Since President Donald Trump took office, slow Freedom of Information Act processes have become even slower — although it is tough to determine what, if anything, that means.
According to MuckRock data from around the time of the inauguration, the average federal FOIA request took 164 days from initial filing to final response.
Now, almost 100 days into the new administration, things have only gotten worse. The average response time has creeped up to 168 days — a modest 2.5 percent increase in delay, but still a troubling transparency sign with the new administration.
For some requesters, the only response they have received under Trump has been silence.
“We have not received any documents in response to five FOIA requests we filed on day one of Trump’s presidency, none of which were particularly complex,” wrote Aaron Mackey, an attorney with the Electronic Frontier Foundation . “It’s hard to know whether the delay is on par with previous administrations or actually a result of changes since January 20.”
Mackey said that as a result, requesters wanting a timely response are left with filing lawsuits.
Even after reforms, transparency is a grind
Last year, following years of lobbying by open government groups, substantial FOIA improvements were passed and signed into law , which broadens the appeals rights of requesters, allows greater access to historical documents, and places into law the “presumption of openness” that President Barack Obama had put in place with an executive order.
But some agencies always seem to find new tricks.
“The one peculiar thing that we’ve started to see more of are b6/b7 glomar denials -mainly from the DEA ,” wrote Lauren Harper , director of communications for the National Security Archive . “I was at the OGIS brown bag on Tuesday and heard from a few others that they had also started receiving these letters from various DOJ components, which basically state that the agency doesn’t have to search for these records and go straight to appeal.”
You can dig into any agency’s current performance with MuckRock’s real-time profile pages, which also highlight recent releases.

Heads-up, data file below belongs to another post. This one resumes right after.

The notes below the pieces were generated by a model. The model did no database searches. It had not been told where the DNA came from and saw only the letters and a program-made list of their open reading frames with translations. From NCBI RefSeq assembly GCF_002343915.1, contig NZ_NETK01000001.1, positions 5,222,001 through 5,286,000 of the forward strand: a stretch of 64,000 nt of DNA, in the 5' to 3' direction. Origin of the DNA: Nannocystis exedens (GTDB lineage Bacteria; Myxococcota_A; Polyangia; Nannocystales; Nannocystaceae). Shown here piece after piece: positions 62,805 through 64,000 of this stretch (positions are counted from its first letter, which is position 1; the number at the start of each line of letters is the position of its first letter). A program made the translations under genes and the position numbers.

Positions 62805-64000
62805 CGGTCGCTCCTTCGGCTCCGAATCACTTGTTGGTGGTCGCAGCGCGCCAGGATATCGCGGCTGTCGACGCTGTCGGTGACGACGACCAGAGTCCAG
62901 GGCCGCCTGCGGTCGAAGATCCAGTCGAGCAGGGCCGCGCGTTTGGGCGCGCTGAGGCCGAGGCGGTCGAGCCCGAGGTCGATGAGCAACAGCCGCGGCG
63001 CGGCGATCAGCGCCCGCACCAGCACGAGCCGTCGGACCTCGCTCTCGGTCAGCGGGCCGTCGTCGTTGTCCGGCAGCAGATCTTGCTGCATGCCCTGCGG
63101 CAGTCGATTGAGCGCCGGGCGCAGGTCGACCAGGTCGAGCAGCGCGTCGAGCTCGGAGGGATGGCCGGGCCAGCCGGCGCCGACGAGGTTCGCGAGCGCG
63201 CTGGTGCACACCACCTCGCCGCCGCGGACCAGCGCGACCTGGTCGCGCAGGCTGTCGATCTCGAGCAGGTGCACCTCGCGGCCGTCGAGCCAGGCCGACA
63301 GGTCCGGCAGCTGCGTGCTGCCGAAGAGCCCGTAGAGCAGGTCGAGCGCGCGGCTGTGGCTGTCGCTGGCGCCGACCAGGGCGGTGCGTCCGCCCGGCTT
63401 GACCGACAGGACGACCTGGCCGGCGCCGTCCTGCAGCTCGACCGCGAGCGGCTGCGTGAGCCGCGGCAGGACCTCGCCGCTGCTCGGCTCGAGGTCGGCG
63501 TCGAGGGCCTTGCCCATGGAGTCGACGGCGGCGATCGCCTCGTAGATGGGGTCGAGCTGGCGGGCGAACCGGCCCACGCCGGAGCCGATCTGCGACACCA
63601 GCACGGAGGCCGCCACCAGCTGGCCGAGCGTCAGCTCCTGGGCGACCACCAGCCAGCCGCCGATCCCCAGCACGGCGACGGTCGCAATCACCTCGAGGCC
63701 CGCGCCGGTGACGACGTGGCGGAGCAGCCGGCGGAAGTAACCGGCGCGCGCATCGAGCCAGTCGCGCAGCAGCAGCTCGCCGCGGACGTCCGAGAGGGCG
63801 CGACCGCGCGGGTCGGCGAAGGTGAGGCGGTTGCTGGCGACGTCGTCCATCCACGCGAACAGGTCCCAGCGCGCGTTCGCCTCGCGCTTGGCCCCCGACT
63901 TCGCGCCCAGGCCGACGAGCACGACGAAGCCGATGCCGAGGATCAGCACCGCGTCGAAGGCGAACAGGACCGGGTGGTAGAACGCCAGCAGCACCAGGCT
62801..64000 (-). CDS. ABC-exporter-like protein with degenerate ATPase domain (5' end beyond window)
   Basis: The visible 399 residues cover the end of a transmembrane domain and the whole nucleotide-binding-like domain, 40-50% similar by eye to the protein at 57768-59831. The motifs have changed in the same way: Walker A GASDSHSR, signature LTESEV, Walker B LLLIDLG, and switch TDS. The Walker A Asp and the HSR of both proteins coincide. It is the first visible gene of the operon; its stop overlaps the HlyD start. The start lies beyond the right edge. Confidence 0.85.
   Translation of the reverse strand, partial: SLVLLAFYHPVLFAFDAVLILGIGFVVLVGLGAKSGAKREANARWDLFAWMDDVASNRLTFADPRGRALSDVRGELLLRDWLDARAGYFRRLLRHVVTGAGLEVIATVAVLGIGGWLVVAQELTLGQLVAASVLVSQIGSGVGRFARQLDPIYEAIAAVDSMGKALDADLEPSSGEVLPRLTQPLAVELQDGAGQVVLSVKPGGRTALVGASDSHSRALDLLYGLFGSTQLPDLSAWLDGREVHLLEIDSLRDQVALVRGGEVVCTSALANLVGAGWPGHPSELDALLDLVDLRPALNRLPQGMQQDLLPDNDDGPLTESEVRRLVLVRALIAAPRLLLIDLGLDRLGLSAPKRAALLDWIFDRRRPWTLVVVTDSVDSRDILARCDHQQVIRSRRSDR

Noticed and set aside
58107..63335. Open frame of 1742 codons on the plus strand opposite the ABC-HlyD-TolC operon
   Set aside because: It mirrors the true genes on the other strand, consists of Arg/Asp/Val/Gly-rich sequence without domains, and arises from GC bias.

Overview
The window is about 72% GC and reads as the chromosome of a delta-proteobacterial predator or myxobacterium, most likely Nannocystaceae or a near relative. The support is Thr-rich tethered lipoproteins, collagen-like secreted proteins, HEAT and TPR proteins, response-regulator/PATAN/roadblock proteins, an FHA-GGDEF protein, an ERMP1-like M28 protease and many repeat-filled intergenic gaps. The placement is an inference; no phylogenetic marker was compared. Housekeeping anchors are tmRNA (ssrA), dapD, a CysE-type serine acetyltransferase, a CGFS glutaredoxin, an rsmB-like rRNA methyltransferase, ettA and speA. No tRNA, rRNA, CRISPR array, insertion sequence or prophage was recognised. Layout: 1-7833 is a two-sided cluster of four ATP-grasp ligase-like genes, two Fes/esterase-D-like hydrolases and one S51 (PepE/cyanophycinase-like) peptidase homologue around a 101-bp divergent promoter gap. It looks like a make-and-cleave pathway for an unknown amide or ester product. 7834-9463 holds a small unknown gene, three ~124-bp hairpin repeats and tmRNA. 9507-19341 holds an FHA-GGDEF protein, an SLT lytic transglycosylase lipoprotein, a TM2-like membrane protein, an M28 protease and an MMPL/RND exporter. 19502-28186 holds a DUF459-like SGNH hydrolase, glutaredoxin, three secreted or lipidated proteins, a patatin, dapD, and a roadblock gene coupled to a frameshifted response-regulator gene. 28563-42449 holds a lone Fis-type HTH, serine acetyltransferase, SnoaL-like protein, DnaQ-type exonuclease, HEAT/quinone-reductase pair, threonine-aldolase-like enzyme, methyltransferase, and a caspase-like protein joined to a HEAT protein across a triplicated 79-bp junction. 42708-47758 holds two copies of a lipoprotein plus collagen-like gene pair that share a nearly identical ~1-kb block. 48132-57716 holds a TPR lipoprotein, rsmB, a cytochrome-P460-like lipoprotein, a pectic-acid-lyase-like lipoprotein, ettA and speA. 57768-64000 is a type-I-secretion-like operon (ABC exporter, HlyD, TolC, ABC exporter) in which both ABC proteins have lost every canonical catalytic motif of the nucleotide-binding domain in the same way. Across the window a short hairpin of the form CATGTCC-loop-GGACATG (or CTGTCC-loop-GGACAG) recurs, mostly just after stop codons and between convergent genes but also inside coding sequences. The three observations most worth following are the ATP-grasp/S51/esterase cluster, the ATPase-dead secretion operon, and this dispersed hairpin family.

One thing I’ve heard from numerous FOIA offices is that the hiring freeze put in place has left them drastically understaffed — one office indicated that it’s at roughly half its budgeted staff, while another office told a requester that it was down to one person — extending an estimated response time of weeks to become almost a year.
Federal News Radio’s Meredith Somers reported that a number of agencies were struggling to deal with a surge in requests even as staffs remain skeleta l.
Open data in the crosshairs
But beyond what requesters can get via FOIA, there’s also a lot of concern regarding what agencies proactively release. Perhaps the most prominent item on the chopping block: The White House Visitors Log, which the Obama administration generally made public and which the Trump administration claims presents a security and privacy risk.
That’s meant that potentially influential visits from high-profile personalities and lobbyists can go unreported for weeks, months, or possibly forever. The National Security Archive, CREW, and Knight First Amendment Institute at Columbia University are suing in a big to reopen those records to the public.
But while that is being litigated, other data sources are quickly and quietly being vanished. The threat is so pronounced that the Environmental Data and Governance Initiative has taken to hosting regular Data Rescue events , focusing on preserving previously released information as it is moved and deleted and, in some cases, using FOIA to try to clawback data sets you used to be able to pull up with a Google search .
Those changes are cause for concern, according to Harper.
“In 100 days we saw the Trump administration go back on the Obama practice of releasing visitor logs, which sets a bad transparency benchmark (not to mention continuing to hide his taxes),” she said. “And, perhaps more apt, we’re seeing the DOJ inexplicably defend the Agriculture Department’s decision to take down the USDA animal welfare reports, even though there’s a clear public interest in them, and both FOIA and the FRA state that docs likely to be of public interest should be posted.“
For a process that can take years, Harper said a hundred days things are not conclusive, but already those actions are a good indicator of what could be coming.